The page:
The year in Ashland closed on a tragic note that left many residents feeling uneasy after 23-year-old David Michael Grubbs was murdered along the Central Ashland Bike Path.
But 2011 also saw residents come together to avert economic disaster when a support beam cracked in June in an Oregon Shakespeare Festival theater, leading to the closure of the 600-seat space during the busy summer tourist season.
All told, 2011 was a mixed year that saw a number of notable headlines. Newspaper staff members identified these stories as the top 10 in Ashland for the year.
1. After conducting hundreds of interviews and searching for evidence, police are still investigating the Nov. 19 near-decapitation of Grubbs, a talented musician who worked at Shop'n Kart. The Ashland City Council will consider safety improvements, such as lighting the bike path, in the coming year.
2. The cracked OSF beam could have severely damaged the festival's season and tourism revenues for the whole town, but OSF employees and residents found alternate venues to stage displaced plays — reducing the economic damage.
3. Homeless people and their advocates protested in support of more rights and services for the homeless, while others said aggressive panhandlers are hurting Ashland. The city government took some steps, including installing a downtown portable toilet, authorizing donation boxes and continuing its support of an overnight emergency shelter that opens when temperatures drop.
4. The U.S. Forest Service approved the expansion of the Mt. Ashland Ski Area in May. Supporters and opponents of the expansion expect the agency to return to court any day now to ask for an injunction to be lifted that has blocked on-the-ground work. An environmental group has vowed to file a new lawsuit.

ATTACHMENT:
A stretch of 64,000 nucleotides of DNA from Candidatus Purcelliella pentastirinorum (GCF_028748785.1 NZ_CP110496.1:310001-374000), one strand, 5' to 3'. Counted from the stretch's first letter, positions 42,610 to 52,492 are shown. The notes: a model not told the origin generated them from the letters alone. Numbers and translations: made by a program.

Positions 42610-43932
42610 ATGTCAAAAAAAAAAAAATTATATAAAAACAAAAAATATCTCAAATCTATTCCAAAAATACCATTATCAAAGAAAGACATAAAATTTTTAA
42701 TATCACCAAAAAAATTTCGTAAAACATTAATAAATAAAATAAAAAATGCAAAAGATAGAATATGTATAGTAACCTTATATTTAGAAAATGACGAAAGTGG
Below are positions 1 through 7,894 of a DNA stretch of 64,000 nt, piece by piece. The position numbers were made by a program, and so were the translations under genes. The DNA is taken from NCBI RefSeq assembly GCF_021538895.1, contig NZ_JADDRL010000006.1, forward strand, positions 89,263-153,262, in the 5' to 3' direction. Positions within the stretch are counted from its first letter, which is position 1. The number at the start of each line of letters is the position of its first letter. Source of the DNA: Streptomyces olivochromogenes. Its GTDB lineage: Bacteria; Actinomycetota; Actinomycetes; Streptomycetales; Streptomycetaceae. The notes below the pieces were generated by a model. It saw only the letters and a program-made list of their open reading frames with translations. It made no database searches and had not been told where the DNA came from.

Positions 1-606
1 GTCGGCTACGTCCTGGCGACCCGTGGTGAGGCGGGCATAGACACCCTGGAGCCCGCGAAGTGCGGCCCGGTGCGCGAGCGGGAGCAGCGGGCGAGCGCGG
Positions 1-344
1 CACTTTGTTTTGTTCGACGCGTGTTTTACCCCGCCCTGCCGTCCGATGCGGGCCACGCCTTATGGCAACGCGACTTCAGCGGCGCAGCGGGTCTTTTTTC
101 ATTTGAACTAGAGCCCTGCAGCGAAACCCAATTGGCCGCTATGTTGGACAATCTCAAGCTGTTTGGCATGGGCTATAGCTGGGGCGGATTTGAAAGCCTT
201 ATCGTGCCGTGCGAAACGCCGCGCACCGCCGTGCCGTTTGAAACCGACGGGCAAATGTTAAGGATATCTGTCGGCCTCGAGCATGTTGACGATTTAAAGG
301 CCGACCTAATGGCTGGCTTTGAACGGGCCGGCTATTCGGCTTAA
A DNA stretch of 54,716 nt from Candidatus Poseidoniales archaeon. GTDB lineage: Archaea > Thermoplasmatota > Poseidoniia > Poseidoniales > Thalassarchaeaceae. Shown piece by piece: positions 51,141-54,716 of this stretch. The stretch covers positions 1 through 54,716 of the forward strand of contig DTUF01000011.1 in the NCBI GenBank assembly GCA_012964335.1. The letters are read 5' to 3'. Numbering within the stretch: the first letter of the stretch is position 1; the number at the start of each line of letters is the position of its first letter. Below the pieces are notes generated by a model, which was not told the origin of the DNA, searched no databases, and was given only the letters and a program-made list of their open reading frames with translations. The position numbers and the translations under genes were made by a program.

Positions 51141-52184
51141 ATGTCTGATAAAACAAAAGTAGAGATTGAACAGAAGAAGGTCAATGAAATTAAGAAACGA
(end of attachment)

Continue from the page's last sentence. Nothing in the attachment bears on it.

5. Occupy Ashland protesters converged on the downtown Plaza last fall, showing solidarity with an Occupy Wall Street movement that spread across the nation. Local protesters have since shifted gears from on-the-street activism to working on local issues such as homelessness.
6. Ashland Parks and Recreation Department receptionist Becky Bianco was arrested in January for allegedly stealing $43,390 in park funds. Her next scheduled court appearance is set for Jan. 9. A Public Works Department worker was accused of stealing a city ladder in June, following accusations in late 2010 that two parks workers had stolen equipment and supplies.
The parks department generated headlines again when it switched to organic pesticides, attracting a surge of new volunteers to help control pests.
7. Transient Richard "Tricky" Nolan Currier was sentenced to nearly a year in jail after he admitted he bought whiskey for Ashland teen Samuel Hayes, who was found dead in Ashland Creek in June with a blood alcohol level of .27. Currier had a record of providing alcohol to minors.
8. City Council approved a controversial plan to put North Main Street on a "road diet" where it enters town, reducing the number of car lanes to create more room for bicyclists and pedestrians. Councilors voted to realign a dangerous intersection in the area first, then try out the road diet in 2012.
9. A couple proposed building a three-level, 189-seat restaurant on Winburn Way near Lithia Park and the seasonal ice rink, but abandoned the project after City Council imposed $250,000 in parking impact fees. Many residents said the restaurant would have been too large for the area, which already experiences summer parking problems.
10. The Ashland Chamber of Commerce tried to cancel the town's traditional Halloween parade, saying it had been hijacked by adults in recent years. Many residents panned plans for a kid-friendly street fair. Chamber officials listened to community members and reinstated the parade.
Vickie Aldous is a reporter for the Ashland Daily Tidings. She can be reached at 541-479-8199 or email@example.com.